Fifteen officers from the now-dissolved State Security Investigation Services (SSIS), who were acquitted of destroying state documents at the infamous agency this week, have been awarded jobs at the National Security Agency.
The 15 acquitted officers celebrated the verdict by handing out chocolate to their colleagues, sources within Interior Ministry told Al-Masry Al-Youm on Friday.
The officers have held on to their jobs during their trial, according to sources speaking on condition of anonymity.
An official within the ministry, also speaking on condition of anonymity, has defended the move, claiming it does violate any law since the men were neither sacked nor convicted during the trial.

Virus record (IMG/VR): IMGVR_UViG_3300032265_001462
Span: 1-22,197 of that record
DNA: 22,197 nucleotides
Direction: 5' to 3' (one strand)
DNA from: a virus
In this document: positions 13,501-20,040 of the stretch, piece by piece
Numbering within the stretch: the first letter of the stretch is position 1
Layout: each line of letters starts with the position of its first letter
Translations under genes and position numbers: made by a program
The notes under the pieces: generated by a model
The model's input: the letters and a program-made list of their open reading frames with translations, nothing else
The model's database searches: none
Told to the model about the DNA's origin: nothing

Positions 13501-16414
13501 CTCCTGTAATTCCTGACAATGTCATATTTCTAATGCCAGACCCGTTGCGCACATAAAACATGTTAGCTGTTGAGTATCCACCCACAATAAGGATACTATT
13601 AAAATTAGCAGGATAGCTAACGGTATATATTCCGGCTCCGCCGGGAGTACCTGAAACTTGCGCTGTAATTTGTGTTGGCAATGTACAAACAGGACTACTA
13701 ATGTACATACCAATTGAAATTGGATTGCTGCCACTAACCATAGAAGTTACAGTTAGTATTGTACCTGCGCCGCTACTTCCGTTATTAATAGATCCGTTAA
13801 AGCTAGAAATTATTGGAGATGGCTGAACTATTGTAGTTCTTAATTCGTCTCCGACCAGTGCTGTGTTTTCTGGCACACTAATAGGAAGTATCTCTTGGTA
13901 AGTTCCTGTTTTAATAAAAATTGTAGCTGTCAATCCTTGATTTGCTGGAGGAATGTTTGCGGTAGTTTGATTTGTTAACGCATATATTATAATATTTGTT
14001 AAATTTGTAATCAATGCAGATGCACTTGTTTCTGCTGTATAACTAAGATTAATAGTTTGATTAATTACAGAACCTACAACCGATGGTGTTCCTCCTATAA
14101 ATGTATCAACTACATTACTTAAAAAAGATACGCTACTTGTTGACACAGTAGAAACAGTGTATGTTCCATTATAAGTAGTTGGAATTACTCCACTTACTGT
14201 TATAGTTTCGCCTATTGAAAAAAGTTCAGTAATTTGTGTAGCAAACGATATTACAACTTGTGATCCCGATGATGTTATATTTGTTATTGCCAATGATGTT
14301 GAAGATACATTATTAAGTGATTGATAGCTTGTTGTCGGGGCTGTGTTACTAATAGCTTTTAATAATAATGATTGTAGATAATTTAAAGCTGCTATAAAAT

Another 13 officers, also tried in the case, have been transferred to other positions at the Interior Ministry while the remaining defendants, including former SSIS chief Hassan Abdel Rahman, have been sent into early retirement.
Giza Criminal Court on Wednesday acquitted 41 senior SSIS officers accused of ordering the destruction of state documents in the wake of Egypt's 25 January revolution.
In March 2011, hundreds of civilians broke into SSIS offices in Cairo and other governorates across the country following reports that its officers had been disposing of documents believed to represent evidence of corruption and torture by the authorities.
The SSIS, Egypt’s much-feared and despised security agency, was an important prop for former President Hosni Mubarak's regime, regularly suppressing activism and dissent. Among a host of other charges, the agency stood accused of torturing political detainees.
Egypt’s former Interior Minister Mansour al-Essawy disbanded the agency in March 2011, replacing it with what is now known as the National Security Agency.
Edited translation from Al-Masry Al-Youm